Commentary by Joel Harris
To some Americans, the idea of retiring from their job is not the most ideal situation when they reach full retirement age. Some might need to continue to work to add to their retirement savings, while others choose to work because they enjoy interacting with their co-workers and would get bored if they retired.
If you find yourself in this situation and wondering whether or not you should file for your Social Security benefits while you’re still working, I will share an idea that you might consider. Dave and Julia both enjoy their jobs and want to work into their late 60s, early 70s. Dave is currently 66 and at full retirement age based on Social Security rules. His Social Security benefit at full retirement age is $2,600 per month based on his earnings history. Julia will reach full retirement age of 66 in April 2016, at which time her benefit will be $1,600 per month.
Dave is delaying his benefits because he wants to take advantage of the annual 8 percent simple interest growth to his benefits until he reaches the age of 70. Julia on the other hand wants to continue working past full retirement age, but instead of getting delayed retirement credits on her benefits, she thinks it will be best to start her $1,600 when she reaches her full retirement age 18 months from now.
Fast forward to April 2016 when Julia has turned 66 and is now considered to be full retirement age. Most people is Julia’s position will elect their own benefits, which in this example is $1,600 per month. Is there a different strategy available to Julia outside of just taking her own benefit at 66?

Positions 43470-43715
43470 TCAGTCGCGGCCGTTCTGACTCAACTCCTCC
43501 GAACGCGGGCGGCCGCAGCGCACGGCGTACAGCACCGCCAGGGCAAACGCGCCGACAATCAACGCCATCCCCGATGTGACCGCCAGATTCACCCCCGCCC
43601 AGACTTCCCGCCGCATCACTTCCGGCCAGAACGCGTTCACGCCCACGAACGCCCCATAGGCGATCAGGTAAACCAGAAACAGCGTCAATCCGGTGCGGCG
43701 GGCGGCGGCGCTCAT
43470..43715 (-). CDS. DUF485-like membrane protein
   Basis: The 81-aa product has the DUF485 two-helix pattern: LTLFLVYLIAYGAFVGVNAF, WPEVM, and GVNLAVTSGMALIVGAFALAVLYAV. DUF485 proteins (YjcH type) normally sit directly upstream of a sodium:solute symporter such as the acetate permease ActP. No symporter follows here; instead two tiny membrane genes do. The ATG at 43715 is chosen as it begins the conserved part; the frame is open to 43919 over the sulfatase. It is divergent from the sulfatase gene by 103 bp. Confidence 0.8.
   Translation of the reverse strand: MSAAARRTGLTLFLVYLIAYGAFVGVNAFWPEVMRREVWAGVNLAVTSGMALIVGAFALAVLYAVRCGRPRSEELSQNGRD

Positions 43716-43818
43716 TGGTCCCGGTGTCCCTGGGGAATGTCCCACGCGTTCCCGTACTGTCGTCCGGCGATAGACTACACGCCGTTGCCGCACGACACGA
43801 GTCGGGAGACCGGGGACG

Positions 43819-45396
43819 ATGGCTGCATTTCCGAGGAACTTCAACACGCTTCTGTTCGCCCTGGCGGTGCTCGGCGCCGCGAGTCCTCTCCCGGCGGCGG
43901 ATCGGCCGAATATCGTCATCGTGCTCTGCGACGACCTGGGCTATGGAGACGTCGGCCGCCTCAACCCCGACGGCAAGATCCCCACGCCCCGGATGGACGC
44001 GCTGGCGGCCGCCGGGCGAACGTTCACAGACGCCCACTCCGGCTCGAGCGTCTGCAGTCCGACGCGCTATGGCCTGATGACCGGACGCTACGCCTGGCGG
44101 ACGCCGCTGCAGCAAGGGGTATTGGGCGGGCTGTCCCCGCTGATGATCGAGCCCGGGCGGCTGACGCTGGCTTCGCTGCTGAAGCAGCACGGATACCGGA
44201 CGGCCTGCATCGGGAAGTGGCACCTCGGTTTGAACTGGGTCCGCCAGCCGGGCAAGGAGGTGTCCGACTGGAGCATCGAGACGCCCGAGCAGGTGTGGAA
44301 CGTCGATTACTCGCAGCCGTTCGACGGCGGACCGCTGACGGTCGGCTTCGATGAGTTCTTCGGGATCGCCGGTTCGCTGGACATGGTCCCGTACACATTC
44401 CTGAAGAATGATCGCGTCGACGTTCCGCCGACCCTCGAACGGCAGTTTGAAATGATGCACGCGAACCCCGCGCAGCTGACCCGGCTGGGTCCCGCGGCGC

Yes, Julia can take advantage of spousal benefits at age 66, where she is eligible for up to half of Dave’s benefit which is $1,300 per month. Why in the world would Julia consider taking $1,300 in spousal benefits vs. her full amount of $1,600 per month? Well, in this example, Julia’s own benefit of $1,600 per month will grow 8 percent simple interest every year until the age of 70 if she elects to take the spousal benefit. One important caveat is that Dave needs to file for his benefits first before she elects spousal benefits. Since he still wants his own benefit to grow until 70, he decides to file and immediately suspend his benefits at 68, which in turn gives Julia the opportunity to file for spousal benefits.
Since Julia decides to take the $1,300 spousal benefit, her own benefit will grow from $1,600 to $2,112 at age 70. Furthermore, since Dave filed and suspended his benefits at 68, his $2,600 benefit will grow to $3,432 at age 70.
In this example, Julia and Dave gave up $300 per month by electing spousal benefits at Juila’s full retirement age vs. electing her own benefit, but received a very large bump in benefits at 70 by switching to her benefit that has grown under the delayed retirement benefits provision. Additionally, if Dave dies before Julia, she will have the ability to switch from her own benefit to Dave’s benefit of $3,432 under the surviving spouses provision.
Social Security will play a major role in your retirement income planning. Be proactive in seeking out information so you can identify possible strategies that can potentially help you maximize benefits during retirement.